Hitler demands Danzig (city in Poland) 90 percent German, but part of Poland since WWI Requested a highway and railroad across Polish Corridor, which connected Germany and East Prussia Britain and France realize demands not ending Attack Poland, we back Poland in war Poland refused to cede lands, Hitler prepares for invasion Hitler asks foreign minister to speak with USSR

13 Nazi-Soviet Pact We all know the Soviets eventually fought the Nazis…but at first Hitler needed a non-aggression pact with the USSR to fight Britain and France USSR agrees to non-aggression pact (reason: turn capitalism against capitalism) Secret pact to divide Poland between USSR and Germany One week after pact, Germany invades Poland (1939); Britain and France declare war

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15 German War Ideas Blitzkrieg: Lightning War
Massive amounts of tanks to break through enemy lines and encircle enemy positions Support tanks with bombings of enemy positions and paratroopers cutting supply lines Strategy used to defeat the Polish military in roughly 1 month

16 Maginot Line Maginot Line: Line of bunkers and fortifications along the German border with France

17 Fall of France France opts to wait for Germany to approach Maginot Line Problem: allowed Germany to focus solely on Poland first (no two front war) Germany avoids Maginot Line with new blitzkrieg Sent tanks into Belgium and Luxembourg France and Britain goes to Belgium to stop attack; believes Ardennes Mtns natural defense Germans plowed through lines, roll through France, and trapped British and French in Belgium

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20 Operation Dynamo Evacuation of Dunkirk
338,000 British and French forces saved Goal was 45,000 troops Loss of almost all weaponry French surrender; Petain leader of Vichy France (puppet gov’t of Germany) Neutral, but not actually De Gaulle (Free France) resists Vichy France gov’t and works with Allies

21 Battle of Britain Germany had few transport ships, thus crossing the Channel was difficult even after the fall of France Strategy: Defeat the Royal Air Force Luftwaffe (German Air Force) attacks shipping vessels in Channel; then focus on RAF Aug 23, 1940—Germans accidentally bomb London Britain responds by bombing Berlin; Hitler responds by stopping strategic bombing and attacking London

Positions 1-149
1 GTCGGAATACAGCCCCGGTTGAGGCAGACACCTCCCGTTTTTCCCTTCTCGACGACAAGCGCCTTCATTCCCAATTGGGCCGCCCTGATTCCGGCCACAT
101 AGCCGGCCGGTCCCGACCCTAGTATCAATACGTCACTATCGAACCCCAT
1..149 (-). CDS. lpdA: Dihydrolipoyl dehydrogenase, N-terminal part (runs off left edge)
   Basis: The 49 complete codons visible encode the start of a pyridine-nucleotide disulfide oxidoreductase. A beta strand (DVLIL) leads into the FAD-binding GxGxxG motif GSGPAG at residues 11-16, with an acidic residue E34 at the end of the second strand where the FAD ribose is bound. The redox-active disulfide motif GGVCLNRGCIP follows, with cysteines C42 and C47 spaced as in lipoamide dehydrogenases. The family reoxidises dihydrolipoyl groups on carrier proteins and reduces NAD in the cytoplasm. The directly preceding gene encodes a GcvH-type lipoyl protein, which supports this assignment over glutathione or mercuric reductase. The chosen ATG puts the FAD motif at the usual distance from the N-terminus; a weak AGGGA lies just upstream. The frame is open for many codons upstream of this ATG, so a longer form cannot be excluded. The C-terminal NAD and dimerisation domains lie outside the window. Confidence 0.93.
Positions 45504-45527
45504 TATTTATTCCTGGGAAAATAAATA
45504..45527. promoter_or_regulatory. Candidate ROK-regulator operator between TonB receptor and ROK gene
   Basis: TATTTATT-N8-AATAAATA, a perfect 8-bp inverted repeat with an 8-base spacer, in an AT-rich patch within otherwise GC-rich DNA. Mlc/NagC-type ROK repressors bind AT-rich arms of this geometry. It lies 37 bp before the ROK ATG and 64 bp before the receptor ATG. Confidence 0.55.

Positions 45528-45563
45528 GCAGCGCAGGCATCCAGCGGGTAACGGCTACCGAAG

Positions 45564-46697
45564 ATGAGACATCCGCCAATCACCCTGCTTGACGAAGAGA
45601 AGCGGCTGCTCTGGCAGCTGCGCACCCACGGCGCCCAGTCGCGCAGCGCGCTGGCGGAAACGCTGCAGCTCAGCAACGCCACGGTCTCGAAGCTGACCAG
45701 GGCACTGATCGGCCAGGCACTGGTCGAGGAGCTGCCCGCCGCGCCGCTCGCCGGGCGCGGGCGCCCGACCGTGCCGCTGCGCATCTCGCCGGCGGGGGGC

22 Battle of Britain (continued)
Hitler believed he could scare Britain into surrender Advantages: Germany: Number of Bombers Britain: Radar October 12, 1940: Hitler ends invasion of Britain

23 Quiz Name the 3 Major Axis Powers
Name the 3 main leaders of the Allied Powers What was the fortified area along the France and Germany border known as? Which term means “lightning war”?

24 And here comes America…
FDR asks Congress to allow arms sales to nations at war FDR bypasses the laws? Churchill needs destroyers to stop Germany US exchanges destroyers for bases on Newfoundland, Bermuda, and Caribbean islands Legality: No actual sale, simply a swap

25 Internationalism or Isolationism?
Destroyers for Bases Deal=Great Success in Public Opinion…for most part Fight for Freedom Committee: Get rid of neutrality laws and use stronger action against Germany America First Committee: Isolationist group who wanted to US to give no aid to Allies Committee to Defend America by Aiding the Allies: Give only aid to Allies but no armed intervention

26 Lend-Lease Act Lend or Lease Arms to any country “vital to the defense of the United States” Allowed US to give weapons as long as weapons or rent were received Passed in Congress by wide margin Ultimately, US lent billions in weapons, vehicles, and supplies to Allies

27 QUESTION TO THINK ABOUT
By giving economic and military aid to Great Britain and other Allied powers (notably USSR), did the United States make itself more likely or less likely to enter into the Second World War?